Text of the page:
Is a personal gospel experience weak or even completely missing in his church? Yes, this lack may mark many who claim to be Christians. Those who are truly un-regenerated by the power of the gospel need a genuine, personal salvation experience.
So why might genuine believers lack a personal passion for the gospel and gospel sharing? Jonathan Dodson offers insight that might answer that question with these helpful words: “Christians who internalize the gospel of grace more and more are compelled to spread that gospel more and more.”
After being saved as eight-year-old girl, I unfortunately subtly acquired a spirit of self-righteousness in my twenties, all the while being a pastor’s wife and visible church leader. Self-righteousness is a poison. It poisoned my view of myself. I failed to see myself as in desperate need of rescue—replacing desperation with the attitude that I had “done my part.” Even worse was an unconscious spirit that God had gotten a “good deal” when He got me. That attitude diminished the power of the gospel in my life. Which ironically, is easy to do for those of us in the church.
In time, God brought me through a season of brokenness which proved to be—aside from my salvation—my greatest season of personal transformation. What Jesus came to purchase for me on the cross became profoundly real to me. In fact, this discovery sustained me through the darkest season of my life. The power of the gospel captivated my heart with awe, freedom, peace, and clarity—BUT also created a new urgency about sharing that gospel. As I “internalized the gospel more and more” I felt “compelled to spread that gospel more and more.” It truly was good news.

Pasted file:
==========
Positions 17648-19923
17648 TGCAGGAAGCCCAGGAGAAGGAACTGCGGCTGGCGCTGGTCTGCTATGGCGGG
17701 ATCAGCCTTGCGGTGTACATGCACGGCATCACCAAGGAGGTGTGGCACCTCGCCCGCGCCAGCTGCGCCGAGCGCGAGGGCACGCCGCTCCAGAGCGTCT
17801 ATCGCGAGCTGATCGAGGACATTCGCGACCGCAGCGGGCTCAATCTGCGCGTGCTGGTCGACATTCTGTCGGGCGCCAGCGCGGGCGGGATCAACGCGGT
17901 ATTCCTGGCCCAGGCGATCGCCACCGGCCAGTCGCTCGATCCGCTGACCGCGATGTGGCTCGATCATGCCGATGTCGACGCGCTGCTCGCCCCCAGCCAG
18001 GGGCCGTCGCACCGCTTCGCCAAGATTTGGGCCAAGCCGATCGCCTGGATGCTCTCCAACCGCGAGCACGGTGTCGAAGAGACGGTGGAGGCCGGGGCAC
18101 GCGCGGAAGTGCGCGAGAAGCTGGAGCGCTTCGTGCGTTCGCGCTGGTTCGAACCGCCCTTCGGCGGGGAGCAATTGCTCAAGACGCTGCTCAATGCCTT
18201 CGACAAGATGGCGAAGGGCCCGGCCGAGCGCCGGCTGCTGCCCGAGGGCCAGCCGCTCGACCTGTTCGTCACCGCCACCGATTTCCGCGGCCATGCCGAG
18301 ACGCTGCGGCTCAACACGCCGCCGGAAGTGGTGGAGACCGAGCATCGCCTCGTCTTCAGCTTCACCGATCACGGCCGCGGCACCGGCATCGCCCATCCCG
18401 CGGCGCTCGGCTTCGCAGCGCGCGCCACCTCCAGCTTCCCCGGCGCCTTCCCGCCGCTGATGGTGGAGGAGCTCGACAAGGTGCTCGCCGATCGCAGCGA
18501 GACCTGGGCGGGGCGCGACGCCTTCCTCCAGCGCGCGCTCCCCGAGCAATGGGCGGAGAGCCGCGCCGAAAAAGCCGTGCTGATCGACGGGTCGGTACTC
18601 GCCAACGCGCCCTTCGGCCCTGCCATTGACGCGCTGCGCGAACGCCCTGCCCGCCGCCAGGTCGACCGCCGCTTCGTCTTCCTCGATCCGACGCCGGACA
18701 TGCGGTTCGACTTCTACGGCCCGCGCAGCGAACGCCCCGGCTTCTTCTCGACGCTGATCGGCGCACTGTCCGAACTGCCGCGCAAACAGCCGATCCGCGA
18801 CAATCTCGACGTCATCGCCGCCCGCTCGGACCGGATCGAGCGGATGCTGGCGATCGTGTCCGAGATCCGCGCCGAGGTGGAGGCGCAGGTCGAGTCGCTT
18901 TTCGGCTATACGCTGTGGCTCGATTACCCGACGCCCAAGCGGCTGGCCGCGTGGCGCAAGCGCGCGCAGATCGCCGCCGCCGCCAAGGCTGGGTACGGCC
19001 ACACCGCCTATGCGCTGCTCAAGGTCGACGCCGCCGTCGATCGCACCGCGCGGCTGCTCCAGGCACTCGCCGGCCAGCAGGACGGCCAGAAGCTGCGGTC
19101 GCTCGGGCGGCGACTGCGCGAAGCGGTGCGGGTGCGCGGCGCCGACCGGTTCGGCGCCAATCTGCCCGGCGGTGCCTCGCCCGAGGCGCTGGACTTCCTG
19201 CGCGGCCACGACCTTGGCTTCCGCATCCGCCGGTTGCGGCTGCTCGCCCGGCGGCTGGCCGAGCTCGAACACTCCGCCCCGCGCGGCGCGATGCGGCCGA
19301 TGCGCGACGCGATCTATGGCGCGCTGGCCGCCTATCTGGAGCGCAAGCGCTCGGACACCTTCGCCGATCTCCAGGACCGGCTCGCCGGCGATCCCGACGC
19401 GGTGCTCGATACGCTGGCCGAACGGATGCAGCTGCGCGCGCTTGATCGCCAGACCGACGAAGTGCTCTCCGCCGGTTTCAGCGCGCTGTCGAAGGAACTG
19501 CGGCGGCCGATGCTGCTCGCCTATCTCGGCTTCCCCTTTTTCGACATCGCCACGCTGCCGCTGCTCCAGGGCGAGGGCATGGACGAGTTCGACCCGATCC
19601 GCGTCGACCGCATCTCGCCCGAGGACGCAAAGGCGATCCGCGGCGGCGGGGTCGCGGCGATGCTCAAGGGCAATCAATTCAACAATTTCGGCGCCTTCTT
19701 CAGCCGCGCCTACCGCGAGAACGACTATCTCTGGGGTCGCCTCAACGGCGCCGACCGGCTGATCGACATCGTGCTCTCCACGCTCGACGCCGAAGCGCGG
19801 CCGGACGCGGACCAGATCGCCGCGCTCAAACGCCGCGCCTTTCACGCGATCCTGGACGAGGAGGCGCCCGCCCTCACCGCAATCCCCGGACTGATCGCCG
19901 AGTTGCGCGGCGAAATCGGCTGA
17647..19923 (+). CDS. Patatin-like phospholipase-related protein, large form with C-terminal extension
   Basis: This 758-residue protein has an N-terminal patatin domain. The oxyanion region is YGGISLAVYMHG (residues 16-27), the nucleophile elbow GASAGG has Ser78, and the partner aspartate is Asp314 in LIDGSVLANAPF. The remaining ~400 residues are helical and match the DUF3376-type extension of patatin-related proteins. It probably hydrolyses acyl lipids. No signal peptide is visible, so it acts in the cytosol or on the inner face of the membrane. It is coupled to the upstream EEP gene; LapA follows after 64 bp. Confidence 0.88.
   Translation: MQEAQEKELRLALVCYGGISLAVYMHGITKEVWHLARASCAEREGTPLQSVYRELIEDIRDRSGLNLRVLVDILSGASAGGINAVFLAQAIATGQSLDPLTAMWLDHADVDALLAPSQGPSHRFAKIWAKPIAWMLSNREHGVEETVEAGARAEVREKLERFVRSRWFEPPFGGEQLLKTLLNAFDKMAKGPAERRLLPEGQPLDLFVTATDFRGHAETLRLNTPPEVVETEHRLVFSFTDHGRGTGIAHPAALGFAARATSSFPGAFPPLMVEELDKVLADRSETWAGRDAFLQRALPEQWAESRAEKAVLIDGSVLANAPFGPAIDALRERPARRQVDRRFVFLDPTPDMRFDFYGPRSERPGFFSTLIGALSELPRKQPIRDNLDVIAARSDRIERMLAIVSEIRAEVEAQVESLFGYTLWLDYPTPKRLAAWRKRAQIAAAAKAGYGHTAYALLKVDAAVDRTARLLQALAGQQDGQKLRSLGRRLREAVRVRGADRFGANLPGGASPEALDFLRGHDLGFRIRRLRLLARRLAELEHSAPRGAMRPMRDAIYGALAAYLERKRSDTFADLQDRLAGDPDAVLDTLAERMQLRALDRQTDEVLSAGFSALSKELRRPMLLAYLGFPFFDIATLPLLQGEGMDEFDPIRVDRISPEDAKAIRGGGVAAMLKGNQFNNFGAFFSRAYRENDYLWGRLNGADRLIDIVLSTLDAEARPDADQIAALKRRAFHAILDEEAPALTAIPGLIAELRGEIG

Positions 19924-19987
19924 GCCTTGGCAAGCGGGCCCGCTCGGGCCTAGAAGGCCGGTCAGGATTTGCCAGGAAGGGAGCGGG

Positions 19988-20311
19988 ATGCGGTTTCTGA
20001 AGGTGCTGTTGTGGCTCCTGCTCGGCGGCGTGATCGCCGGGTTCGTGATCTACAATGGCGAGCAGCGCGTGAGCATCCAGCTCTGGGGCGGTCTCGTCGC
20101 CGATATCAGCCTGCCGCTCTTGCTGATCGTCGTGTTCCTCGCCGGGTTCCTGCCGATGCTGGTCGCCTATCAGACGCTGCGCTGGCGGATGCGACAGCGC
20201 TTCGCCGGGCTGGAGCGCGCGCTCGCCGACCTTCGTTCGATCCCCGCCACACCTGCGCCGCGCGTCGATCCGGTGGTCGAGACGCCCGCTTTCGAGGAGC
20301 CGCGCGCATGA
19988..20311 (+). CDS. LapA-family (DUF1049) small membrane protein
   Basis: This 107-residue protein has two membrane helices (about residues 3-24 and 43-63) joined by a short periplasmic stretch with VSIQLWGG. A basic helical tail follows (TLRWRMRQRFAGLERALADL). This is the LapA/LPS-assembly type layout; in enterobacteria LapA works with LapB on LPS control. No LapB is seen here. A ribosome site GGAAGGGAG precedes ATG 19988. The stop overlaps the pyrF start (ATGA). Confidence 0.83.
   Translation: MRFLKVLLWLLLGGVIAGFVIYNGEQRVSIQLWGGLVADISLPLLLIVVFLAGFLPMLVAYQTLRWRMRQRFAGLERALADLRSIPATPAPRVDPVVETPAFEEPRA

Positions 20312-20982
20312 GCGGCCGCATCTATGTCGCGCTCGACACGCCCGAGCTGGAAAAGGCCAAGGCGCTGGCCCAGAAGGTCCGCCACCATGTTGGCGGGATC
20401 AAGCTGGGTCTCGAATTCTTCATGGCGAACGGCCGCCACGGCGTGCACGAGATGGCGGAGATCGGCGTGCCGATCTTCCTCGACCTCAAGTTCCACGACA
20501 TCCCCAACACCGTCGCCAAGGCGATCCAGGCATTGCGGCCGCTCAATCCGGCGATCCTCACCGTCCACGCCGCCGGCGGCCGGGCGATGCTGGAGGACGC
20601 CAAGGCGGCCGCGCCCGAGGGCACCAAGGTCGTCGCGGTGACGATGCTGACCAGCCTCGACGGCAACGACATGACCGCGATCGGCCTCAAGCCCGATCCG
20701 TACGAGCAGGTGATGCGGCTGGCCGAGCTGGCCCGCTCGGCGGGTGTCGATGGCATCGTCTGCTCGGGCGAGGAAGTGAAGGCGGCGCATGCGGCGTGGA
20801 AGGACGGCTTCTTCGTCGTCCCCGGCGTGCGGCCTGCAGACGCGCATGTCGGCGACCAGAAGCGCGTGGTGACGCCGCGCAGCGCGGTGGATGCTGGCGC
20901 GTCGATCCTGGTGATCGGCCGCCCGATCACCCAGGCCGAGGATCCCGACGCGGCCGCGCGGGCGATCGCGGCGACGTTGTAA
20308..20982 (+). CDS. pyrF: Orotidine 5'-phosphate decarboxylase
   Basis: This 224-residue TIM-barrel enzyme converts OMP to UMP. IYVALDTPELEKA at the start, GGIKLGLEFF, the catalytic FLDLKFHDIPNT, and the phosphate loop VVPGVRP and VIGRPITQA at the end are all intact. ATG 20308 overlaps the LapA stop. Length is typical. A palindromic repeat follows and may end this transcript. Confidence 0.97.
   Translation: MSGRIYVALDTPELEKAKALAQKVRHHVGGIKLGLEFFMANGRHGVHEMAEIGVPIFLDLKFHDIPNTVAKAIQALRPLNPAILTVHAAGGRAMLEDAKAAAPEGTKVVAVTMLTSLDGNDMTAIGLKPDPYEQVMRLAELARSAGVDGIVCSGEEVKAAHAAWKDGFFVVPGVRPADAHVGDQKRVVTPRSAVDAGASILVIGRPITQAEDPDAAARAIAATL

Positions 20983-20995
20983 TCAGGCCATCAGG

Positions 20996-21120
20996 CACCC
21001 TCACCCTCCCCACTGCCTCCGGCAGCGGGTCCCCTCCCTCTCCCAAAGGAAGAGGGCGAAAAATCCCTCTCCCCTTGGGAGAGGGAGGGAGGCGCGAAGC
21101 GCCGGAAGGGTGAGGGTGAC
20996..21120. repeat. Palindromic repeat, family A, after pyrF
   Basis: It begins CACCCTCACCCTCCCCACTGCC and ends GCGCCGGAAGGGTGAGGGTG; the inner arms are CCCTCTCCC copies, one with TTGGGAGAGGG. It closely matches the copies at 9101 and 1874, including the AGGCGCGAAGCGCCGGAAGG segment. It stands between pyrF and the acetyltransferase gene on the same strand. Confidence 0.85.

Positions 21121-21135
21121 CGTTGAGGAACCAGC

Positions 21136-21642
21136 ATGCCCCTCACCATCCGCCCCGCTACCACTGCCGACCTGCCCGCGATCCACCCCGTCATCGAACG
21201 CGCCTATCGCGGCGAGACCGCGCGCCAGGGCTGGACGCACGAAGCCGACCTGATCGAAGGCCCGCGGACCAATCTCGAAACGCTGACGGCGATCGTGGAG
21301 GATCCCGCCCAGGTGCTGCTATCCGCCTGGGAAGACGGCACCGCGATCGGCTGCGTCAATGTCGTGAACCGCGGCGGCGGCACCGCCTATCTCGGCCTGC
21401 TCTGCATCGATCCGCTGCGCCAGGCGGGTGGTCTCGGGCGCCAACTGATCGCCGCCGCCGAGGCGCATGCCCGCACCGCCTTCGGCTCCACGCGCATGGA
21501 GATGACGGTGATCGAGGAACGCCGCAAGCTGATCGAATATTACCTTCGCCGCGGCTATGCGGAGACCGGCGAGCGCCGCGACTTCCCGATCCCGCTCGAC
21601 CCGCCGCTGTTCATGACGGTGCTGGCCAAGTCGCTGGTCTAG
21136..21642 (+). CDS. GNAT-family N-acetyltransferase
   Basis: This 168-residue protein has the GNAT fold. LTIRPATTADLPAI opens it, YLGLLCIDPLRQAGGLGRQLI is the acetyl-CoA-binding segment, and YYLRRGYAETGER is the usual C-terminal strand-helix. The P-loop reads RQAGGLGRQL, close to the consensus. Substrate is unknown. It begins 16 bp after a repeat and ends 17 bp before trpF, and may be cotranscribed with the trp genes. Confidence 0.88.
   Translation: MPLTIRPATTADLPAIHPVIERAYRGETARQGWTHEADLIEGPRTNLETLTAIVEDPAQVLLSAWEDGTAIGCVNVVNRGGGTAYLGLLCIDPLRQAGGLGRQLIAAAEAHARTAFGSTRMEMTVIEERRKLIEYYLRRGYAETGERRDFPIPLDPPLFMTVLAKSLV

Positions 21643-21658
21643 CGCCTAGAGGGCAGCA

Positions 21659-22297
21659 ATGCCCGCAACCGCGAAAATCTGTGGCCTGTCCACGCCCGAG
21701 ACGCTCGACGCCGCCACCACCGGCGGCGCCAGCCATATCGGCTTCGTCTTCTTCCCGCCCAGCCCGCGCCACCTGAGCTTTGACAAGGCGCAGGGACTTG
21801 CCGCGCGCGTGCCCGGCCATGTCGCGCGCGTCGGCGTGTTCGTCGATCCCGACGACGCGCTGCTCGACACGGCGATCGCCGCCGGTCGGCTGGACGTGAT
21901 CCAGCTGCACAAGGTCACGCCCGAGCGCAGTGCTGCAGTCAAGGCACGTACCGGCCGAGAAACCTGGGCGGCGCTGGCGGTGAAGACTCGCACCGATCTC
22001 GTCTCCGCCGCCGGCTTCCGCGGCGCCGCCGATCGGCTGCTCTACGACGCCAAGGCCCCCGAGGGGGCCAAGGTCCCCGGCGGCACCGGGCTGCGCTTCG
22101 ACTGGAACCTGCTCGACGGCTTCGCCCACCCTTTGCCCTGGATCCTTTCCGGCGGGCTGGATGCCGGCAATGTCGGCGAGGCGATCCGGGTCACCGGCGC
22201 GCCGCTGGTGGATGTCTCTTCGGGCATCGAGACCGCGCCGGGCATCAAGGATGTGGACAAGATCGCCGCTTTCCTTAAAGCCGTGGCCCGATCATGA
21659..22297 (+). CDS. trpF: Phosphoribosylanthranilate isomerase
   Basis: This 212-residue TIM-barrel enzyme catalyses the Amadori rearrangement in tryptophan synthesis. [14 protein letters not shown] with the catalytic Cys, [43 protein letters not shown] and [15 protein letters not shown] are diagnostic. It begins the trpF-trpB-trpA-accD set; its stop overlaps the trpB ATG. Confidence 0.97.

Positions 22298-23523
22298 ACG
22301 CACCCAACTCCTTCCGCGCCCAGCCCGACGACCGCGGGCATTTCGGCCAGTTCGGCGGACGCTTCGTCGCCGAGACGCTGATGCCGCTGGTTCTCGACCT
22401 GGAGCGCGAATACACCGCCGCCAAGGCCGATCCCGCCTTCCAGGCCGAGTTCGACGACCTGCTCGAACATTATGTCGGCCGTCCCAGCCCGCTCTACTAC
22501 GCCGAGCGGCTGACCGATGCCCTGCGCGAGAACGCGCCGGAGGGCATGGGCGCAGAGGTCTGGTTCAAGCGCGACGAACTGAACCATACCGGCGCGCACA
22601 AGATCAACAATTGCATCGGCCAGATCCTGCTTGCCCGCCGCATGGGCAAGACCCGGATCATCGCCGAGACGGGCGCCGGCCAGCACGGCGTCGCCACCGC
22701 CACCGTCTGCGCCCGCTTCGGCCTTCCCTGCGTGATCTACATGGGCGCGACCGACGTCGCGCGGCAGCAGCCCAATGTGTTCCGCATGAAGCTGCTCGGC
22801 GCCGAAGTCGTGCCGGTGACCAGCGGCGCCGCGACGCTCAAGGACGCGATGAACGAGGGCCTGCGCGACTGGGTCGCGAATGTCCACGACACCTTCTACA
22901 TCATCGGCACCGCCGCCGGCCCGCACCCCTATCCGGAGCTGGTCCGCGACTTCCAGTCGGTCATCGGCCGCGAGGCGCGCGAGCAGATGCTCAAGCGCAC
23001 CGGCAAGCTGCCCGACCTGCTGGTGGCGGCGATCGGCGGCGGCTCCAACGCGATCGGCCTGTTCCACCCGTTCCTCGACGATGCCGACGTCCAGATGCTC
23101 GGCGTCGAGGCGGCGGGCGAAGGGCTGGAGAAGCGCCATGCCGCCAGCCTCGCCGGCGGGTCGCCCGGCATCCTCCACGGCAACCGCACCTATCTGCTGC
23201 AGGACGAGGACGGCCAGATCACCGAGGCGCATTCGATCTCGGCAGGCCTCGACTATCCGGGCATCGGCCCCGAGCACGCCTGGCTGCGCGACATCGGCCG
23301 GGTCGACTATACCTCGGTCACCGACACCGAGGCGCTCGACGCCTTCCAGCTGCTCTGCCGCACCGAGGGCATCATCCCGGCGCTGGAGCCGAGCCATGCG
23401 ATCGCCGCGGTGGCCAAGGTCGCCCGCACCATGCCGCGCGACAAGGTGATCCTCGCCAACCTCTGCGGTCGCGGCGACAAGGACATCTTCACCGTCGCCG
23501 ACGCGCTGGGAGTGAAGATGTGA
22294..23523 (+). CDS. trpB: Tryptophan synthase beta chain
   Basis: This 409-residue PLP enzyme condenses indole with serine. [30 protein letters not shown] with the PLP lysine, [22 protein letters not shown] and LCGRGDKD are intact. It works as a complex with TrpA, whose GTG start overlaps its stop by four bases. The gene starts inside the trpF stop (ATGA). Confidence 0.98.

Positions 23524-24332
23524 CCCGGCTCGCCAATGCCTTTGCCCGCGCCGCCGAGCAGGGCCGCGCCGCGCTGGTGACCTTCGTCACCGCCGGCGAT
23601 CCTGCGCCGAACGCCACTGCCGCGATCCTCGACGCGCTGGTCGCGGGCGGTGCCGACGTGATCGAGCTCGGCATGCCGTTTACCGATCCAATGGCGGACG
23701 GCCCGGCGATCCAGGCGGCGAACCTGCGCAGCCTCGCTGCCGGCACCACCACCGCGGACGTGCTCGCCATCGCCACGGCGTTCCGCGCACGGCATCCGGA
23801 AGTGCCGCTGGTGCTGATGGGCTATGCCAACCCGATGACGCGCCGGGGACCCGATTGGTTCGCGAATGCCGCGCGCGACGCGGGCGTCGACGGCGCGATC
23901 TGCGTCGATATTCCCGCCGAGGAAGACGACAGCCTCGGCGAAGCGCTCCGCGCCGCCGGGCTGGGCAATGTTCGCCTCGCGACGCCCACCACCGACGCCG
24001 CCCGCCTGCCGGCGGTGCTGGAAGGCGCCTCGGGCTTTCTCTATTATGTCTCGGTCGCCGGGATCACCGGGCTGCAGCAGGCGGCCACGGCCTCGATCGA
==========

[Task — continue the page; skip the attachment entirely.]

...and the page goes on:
The gospel is NOT a truth or experience we move on from to deeper things of God; we just move more deeply into our understanding of it.
A more powerful personal gospel experience brought me a new boldness. Where does boldness come from?
- Boldness comes with a greater confidence in Christ. A compulsion is demonstrated by the apostles: “Peter and John answered them, ‘Whether it’s right in the sight of God for us to listen to you rather than to God, you decide; for we are unable to stop speaking about what we have seen and heard’” (Acts 4:19-20).
- Boldness is empowered by the Holy Spirit. “When they had prayed, the place where they were assembled was shaken, and they were all filled with the Holy Spirit and began to speak the word of God boldly” (Acts 4:31).
“Pray also for me, that the message may be given to me when I open my mouth to make known with boldness the mystery of the gospel” (Ephesians 6:19).
Whatever it takes, Lord, increase my boldness to declare the gospel to everyone You put in my path.
Kathy Litton lives in Mobile, AL with her husband Dr. Ed Litton who is the pastor of Redemption Church. Both had their lives take unexpected twists and turns as they lost their former spouses in car accidents. Kathy knows the sting of death, the journey of loss and grief, all against a backdrop of a loving Savior and Lord who proved to be faithful, good, and ever-present. Ed and Kathy share six grown children and ten grandchildren. She has been a pastor’s wife twice and has worked for the North American Mission Board for eight years. She is the Director of Planter Spouse Development at the Send Network.